Offer similar products

This method is used by almost all e-commerce retailers. When a person views information about a certain product, they will also be shown a section with similar products. There may also be products at a discount and with the best reviews.

Do not underestimate this function, because it helps both the customer to find the right product and the retailer to promote their product. Also for the customer, it may be some additional product that they purchased because they saw it at the right time.

MyProtein’s basket based pricing strategy

MyProtein is a health and supplement e-commerce store that sells a range of products. One great strategy they use is to ask whether or not you want to supersize one of your products.

This smooth customer experience is brilliant for keeping people on the checkout page and increasing the likelihood of an additional purchase.

For example, if you spend $35 more, you get a free gift. This encourages people to head back into the category and product pages in order to claim the free gift.

Advantages and disadvantages of the strategy

Let’s consider the advantages and disadvantages of this strategy:


  • Customers will be more loyal to your brand because you take their preferences into account.
  • Customers will increase their basket size.
  • You will see a boost in sales.
  • You will be able to clear out your stock instead of letting it sit in the warehouse.


Collecting and analyzing all the information can take too much time if you don't have a department that deals with it, or special tools to help you.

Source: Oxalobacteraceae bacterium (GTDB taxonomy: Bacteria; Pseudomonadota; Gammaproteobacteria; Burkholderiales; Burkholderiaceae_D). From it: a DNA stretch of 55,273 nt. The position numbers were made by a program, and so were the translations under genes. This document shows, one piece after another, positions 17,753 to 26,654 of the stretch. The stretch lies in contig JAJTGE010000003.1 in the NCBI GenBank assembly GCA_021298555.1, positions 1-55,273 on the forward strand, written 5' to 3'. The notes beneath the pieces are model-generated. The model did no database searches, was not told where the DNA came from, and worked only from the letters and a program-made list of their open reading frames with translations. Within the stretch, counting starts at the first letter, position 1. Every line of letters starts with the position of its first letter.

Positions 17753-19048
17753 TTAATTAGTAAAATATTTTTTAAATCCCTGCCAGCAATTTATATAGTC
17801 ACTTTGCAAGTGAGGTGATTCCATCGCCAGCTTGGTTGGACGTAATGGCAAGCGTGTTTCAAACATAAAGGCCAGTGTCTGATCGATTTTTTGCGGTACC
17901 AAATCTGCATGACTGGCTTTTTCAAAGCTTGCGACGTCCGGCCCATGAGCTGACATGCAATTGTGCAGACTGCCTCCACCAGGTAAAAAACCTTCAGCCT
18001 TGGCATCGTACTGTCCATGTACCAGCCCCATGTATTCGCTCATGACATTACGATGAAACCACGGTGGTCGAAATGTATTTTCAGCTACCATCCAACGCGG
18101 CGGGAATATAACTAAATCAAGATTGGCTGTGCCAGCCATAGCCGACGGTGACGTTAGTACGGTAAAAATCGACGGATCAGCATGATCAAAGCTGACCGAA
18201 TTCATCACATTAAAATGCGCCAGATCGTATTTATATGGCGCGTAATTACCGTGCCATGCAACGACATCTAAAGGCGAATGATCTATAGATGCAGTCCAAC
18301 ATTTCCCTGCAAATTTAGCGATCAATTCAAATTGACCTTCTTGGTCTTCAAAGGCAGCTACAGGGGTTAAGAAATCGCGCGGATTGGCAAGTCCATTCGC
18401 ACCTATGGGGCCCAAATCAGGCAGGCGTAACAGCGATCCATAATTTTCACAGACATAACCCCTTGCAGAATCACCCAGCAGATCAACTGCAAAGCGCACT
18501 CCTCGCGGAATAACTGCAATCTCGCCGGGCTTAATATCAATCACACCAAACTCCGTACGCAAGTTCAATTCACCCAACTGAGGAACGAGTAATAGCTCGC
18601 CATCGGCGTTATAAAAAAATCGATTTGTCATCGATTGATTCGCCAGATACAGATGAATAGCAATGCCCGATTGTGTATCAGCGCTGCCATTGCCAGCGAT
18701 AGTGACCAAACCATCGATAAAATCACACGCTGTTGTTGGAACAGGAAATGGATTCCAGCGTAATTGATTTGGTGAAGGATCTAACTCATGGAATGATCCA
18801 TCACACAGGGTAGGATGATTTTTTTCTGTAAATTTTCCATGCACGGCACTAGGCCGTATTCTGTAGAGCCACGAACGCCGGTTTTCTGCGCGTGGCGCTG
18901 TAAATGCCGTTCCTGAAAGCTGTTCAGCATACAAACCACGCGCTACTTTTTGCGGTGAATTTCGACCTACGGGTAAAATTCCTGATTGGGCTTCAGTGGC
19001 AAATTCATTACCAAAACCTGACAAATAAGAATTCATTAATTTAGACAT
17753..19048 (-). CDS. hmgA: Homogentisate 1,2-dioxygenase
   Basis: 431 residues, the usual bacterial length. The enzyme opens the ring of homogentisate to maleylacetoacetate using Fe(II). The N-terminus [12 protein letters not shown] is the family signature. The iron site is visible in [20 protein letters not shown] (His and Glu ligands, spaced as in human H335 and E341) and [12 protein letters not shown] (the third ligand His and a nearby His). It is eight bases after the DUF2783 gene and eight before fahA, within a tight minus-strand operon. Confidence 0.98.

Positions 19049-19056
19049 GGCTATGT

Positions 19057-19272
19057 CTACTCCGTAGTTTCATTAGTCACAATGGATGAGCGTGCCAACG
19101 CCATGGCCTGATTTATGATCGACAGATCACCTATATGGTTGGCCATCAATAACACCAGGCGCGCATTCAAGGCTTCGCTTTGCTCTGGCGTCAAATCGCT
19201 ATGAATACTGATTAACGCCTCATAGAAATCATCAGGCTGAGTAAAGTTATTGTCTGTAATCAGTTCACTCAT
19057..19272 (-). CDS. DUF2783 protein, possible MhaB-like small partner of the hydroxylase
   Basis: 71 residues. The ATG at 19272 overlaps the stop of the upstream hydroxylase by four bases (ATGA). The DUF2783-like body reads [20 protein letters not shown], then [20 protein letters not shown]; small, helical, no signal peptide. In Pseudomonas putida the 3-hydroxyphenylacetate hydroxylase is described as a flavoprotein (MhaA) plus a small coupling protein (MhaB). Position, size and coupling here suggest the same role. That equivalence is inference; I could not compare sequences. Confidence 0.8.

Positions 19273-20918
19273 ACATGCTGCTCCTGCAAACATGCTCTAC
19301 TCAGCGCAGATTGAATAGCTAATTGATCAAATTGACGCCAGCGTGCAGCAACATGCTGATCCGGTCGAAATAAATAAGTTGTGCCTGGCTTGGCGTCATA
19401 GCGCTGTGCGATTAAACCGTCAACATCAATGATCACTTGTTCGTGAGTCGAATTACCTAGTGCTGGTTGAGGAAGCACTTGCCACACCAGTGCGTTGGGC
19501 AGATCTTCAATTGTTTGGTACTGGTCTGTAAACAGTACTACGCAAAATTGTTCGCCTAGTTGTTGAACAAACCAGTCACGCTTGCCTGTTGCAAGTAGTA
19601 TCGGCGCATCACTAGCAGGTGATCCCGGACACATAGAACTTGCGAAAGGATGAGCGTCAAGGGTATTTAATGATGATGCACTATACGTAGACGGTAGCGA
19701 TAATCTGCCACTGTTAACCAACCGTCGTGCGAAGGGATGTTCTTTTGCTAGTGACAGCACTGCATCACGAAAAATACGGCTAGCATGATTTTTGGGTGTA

If you don't want to spend a lot of time on this, you will either have to hire staff or spend money on software that will collect and analyze the information.

How to implement it

Collect data about user history: what products they bought, what offers they paid attention to, etc.

Analyze which discounts prompted the buyer to make a particular purchase.
The basket based pricing mechanism consists of collecting and analyzing information, just like most other strategies. All these processes are best handled by special software.

Benefit from marketing automation platforms/tools. Instead of devoting your limited resources to data collection and analysis, spend your time on C-level decision-making.

Remember, growing your average basket size should be an outcome, not a solitary objective. The objective should be building your relationships with customers, a relationship that they have initiated by visiting your store. When you understand the purpose of their visit, you can relate to their underlying emotions and needs to connect better with them and drive both revenue and customer satisfaction.

Final thoughts

Data collection and price analysis are important for any pricing strategy. Optimal prices are formulated based on numerous factors. This function can be performed by Price Optimization Software.

Basket based pricing is a great strategy for building a personal relationship with your customers and increasing your basket size.